But I would say the effect on my family has been more profound and has been a tougher road to follow. For me I have no choice but to deal with whatever comes along or I can just give up. If I willed myself out of existence the second or third trip to the hospital, I am fairly sure I would not have survived. As to why I recovered the last time, even my attending physician did not know. All he knows is that after ten days my fever broke and I was able to go home. Where my family had and still has a tougher choice to make. I know full good and well that I have been a miserable SOB at times. They stuck with me anyway.
So what is the key to surviving cancer? I have no answer, because I have seen people who should have survived but didn't, I have seen people have worse suffering then myself. I have also known a number of people who continue to live long after the cancer have been identified. One thing I do know is physically surviving cancer and living with cancer are two different things.
Tomorrow is my wife’s birthday, and I was weeding through my brain trying to figure out what to get her. Finally, realized I never properly thanked her for being there for me. If there is a moral to the story, it is simple, any fool can survive cancer, but living with cancer takes a great deal of courage from those who surrounds you and you have to have the wits enough to recognize that fact.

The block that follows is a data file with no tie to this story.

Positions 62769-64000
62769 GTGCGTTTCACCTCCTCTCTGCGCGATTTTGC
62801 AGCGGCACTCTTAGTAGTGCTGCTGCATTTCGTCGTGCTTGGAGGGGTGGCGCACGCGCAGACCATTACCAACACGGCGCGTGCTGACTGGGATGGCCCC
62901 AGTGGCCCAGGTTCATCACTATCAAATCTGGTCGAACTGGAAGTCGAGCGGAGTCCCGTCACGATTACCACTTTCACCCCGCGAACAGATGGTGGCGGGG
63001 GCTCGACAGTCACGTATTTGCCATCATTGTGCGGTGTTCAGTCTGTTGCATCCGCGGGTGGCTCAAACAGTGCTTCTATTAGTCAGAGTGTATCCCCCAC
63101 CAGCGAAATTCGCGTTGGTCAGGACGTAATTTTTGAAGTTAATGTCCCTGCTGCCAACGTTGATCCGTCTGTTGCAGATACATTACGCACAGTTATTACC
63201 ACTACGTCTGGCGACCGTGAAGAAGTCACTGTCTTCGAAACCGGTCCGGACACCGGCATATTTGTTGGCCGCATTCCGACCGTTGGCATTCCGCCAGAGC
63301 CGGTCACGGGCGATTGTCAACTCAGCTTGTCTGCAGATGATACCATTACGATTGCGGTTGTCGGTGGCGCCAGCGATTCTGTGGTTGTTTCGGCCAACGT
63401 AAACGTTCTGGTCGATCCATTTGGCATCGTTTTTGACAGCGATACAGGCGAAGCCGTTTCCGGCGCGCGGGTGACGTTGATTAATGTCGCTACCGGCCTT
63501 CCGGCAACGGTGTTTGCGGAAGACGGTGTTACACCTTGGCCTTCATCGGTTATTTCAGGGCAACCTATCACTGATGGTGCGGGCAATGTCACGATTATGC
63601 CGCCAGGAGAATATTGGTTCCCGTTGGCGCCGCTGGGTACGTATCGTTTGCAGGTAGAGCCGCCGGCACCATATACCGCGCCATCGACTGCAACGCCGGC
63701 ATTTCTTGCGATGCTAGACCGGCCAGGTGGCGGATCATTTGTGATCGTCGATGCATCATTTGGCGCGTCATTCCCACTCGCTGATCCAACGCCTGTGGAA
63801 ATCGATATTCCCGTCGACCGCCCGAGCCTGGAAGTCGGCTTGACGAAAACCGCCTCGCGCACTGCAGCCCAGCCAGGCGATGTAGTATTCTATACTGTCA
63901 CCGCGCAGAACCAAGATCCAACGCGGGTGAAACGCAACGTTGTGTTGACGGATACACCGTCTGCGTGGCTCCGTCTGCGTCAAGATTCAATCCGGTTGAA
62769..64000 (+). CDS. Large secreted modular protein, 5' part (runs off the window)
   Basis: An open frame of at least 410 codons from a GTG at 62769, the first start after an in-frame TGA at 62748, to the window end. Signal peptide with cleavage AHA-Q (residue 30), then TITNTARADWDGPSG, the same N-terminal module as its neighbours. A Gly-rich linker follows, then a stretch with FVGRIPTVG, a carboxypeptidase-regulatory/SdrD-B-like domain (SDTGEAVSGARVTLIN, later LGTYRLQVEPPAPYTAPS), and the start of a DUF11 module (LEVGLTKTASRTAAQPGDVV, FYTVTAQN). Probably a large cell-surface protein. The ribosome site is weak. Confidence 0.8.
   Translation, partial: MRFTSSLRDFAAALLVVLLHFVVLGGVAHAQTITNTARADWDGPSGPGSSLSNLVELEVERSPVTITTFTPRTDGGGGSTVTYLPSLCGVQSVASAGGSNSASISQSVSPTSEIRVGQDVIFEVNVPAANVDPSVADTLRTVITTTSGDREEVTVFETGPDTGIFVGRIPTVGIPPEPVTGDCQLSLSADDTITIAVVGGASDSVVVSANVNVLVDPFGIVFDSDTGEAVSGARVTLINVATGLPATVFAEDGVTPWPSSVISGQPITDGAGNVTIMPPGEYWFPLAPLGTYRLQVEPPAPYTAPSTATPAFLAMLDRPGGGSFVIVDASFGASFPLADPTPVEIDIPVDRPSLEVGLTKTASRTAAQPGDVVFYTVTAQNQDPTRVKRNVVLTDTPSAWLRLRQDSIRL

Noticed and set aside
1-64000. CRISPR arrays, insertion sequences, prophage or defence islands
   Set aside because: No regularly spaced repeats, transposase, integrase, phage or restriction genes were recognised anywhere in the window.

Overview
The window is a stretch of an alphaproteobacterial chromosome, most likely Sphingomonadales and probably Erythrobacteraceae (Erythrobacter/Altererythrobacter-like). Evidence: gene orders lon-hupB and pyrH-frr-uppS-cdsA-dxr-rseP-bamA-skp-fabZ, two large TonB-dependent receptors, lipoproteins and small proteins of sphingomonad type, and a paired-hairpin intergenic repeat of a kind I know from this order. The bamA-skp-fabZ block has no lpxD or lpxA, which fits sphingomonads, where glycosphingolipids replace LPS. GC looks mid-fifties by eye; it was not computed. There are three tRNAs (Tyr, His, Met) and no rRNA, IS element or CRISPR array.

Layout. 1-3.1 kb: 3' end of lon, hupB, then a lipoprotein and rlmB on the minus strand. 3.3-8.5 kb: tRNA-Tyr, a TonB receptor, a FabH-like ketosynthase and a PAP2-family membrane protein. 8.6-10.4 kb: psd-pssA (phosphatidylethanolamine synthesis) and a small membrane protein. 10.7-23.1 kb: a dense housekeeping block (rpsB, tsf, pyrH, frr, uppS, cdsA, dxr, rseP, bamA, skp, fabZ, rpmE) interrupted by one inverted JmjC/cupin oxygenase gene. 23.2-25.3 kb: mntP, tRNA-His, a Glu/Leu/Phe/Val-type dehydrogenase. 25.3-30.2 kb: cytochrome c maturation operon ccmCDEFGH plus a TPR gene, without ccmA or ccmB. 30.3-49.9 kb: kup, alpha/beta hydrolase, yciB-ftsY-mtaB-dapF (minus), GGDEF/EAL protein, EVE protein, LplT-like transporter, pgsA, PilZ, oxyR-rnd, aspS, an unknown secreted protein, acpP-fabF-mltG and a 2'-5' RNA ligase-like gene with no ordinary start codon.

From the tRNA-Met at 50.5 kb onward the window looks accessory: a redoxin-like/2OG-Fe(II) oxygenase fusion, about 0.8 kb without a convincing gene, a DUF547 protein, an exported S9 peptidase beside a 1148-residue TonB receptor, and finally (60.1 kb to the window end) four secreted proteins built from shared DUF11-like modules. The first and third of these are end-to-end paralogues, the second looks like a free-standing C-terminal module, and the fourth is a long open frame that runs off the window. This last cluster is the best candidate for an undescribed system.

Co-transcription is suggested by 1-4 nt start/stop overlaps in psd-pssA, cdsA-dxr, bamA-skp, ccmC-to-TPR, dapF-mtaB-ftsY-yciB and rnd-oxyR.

To my wife, thank you.
Since I first wrote this Hub I have had two more encounters with my cancer. Surgery on the lower part of my right lung in 2012 and in 2013 it reappeared on my back, upper right lung and chest wall. This time surgery was not an option. So I take pills designed to hold my old acquaintance at bay. March 2015 will be my fourteenth anniversary of being told I have melanoma cancer I am still alive and living. I recently learned that an old High School friend has now started his journey with melanoma. His situation has driven me this morning to reflect on all the things that have happened to me since being told. The following is just a small sampling:
I finished my graduate degree, meet a ton of new friends and created new memories with old friends. I watched my two oldest graduate high school, married off one and played with my new grandson. I have watched my son work through his challenges on the way to becoming a man and saw the magic as my youngest daughter develops into this amazing woman. My point is simple, I have not had a fourteen year battle with cancer, I have lived for fourteen years and it just so happens that I have cancer. It has impacted my life, but to quote Dr. Who, "The good things don't always soften the bad things, but vice versa, the bad things don't necessarily spoil the good things and make them unimportant." (Dr. Who) Even in the worst situations something good can happen if you let it.
February 22, 2015
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© 2011 Mark Monroe